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Konditoren
Frequent Visitor

Performance optimization - how do components work?

Hi all.

 

I've been doing some research on performance optimization as my app has a very long load-time. A tip that often comes up is the use of components and while the benefits of components changing automatically accross all screens are obvious, rarely do people go in-depth about how the app actually loads and implement these. The common thing to bring up is how they reduce the seen amount of controls in the left-hand tree view, but I'm wondering if this reflects an actual "behind the scenes" reuse of the controls that make up the component.

Say if I have a header component with a logo and rectangle and a label for the screen title like "Home Screen", "Settings" etc. Does the app actually resuse these controls or does it duplicate each and functionally you end up with the same amount of controls only hidden to the developer so to speak?

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RandyHayes
Super User
Super User

@Konditoren 

Controls will make your app more manageable and easier to change, but they will not necessarily change load times.  Technically, under the covers, the resultant screens generated will have the same instances as without a control.

 

However, the above statement about manageability and ease of change is a definite plus for components!

 

But, are you actually dealing with so many controls in your app that you feel that it is the performance issue?  If so, then I would consider changing the amount of controls you have and consolidating into better ways - like if you have a long line of buttons, consider putting a single gallery with a single button in it and then have the gallery action determine the button action.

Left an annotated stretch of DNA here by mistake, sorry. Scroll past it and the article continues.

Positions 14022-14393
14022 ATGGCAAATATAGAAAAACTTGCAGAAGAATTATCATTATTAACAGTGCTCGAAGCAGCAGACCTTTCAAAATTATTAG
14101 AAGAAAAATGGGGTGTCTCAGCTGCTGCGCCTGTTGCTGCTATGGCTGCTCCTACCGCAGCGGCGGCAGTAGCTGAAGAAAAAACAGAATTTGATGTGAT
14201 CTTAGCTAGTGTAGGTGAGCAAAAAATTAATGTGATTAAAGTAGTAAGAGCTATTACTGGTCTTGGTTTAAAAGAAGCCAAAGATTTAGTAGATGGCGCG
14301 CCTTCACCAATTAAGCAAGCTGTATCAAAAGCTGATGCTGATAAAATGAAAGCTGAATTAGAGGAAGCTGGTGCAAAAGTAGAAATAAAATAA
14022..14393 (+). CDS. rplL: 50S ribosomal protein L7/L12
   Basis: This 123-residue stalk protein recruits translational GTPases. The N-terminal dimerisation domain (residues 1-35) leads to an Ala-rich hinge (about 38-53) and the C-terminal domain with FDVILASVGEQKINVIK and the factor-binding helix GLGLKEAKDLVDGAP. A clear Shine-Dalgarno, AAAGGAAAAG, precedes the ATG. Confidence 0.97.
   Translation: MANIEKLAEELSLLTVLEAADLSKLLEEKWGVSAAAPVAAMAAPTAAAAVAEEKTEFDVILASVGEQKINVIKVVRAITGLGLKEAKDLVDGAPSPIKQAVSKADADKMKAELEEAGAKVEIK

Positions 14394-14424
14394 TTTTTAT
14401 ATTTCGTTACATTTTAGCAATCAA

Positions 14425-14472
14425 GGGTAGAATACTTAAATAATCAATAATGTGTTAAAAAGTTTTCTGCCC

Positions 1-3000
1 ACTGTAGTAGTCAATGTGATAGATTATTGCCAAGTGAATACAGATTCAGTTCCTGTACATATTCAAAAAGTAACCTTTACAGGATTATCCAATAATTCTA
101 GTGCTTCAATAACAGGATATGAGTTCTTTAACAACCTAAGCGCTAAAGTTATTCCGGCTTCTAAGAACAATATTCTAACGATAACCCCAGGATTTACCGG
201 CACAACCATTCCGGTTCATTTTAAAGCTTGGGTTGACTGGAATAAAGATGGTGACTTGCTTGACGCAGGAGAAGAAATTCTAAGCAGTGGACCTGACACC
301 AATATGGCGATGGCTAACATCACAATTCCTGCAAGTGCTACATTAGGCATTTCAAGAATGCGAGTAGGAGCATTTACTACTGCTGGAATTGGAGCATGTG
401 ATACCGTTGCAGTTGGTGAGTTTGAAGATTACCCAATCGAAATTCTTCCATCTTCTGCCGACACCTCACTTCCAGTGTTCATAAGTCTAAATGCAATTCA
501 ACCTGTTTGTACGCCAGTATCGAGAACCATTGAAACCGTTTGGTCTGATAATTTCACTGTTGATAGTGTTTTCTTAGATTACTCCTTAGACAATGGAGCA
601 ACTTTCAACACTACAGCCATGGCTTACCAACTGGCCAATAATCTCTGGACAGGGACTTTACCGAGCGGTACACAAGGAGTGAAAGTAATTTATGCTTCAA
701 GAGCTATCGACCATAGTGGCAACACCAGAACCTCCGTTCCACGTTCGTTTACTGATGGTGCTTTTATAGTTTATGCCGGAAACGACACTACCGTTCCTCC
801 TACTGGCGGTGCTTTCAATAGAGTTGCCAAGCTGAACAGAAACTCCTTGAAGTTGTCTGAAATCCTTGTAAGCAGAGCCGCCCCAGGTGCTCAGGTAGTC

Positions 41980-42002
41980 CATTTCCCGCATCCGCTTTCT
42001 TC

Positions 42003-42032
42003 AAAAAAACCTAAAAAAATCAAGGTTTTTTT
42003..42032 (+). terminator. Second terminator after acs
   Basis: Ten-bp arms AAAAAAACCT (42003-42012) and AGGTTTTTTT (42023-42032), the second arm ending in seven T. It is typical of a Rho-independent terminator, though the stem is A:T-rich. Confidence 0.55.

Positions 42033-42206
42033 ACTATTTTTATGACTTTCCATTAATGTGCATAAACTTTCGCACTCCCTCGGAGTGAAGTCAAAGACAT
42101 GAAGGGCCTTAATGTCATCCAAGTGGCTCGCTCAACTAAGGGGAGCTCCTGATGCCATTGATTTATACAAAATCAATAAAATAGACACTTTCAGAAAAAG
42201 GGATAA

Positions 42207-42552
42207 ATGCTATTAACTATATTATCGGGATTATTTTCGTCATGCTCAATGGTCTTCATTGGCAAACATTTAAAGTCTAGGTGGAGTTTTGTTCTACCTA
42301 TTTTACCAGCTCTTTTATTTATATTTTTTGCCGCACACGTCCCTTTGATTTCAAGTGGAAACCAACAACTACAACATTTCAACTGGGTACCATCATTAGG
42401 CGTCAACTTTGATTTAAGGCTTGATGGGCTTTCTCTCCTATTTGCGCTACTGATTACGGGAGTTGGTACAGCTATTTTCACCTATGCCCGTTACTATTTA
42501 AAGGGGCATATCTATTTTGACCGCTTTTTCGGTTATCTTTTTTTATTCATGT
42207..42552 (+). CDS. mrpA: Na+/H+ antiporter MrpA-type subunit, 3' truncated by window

Usually, performance issues on load are almost always attributed to datasources.  If you are using collections to collect a full data source (or even just a variable) then you will suffer a lot of performance issues.  Those should be removed and refactored.  Likewise, if you are making lots of "trips" to the datasource in the start of the app, then that should be refactored.  And finally, keep in mind that when an app starts, it renders the controls on the screen.  If those controls have properties in them that are data intensive, then those should be refactored as well.

 

You can definitely use the Monitor tool as @AmeerJab mentioned to get a better idea on what is consuming the time as well.

 

I hope this is helpful for you.

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View solution in original post

4 REPLIES 4
AmeerJab
Resolver I
Resolver I

Hello,

what i would recommend for you to do is you can Monitor your app, while Monitoring your app you can view the time each component took to load.

 

  • you can also go to setting inside your power app
  • then go to Upcoming features
  • go to experimental and scroll down to enhanced performance for hidden controls and enable it 
RandyHayes
Super User
Super User

@Konditoren 

Controls will make your app more manageable and easier to change, but they will not necessarily change load times.  Technically, under the covers, the resultant screens generated will have the same instances as without a control.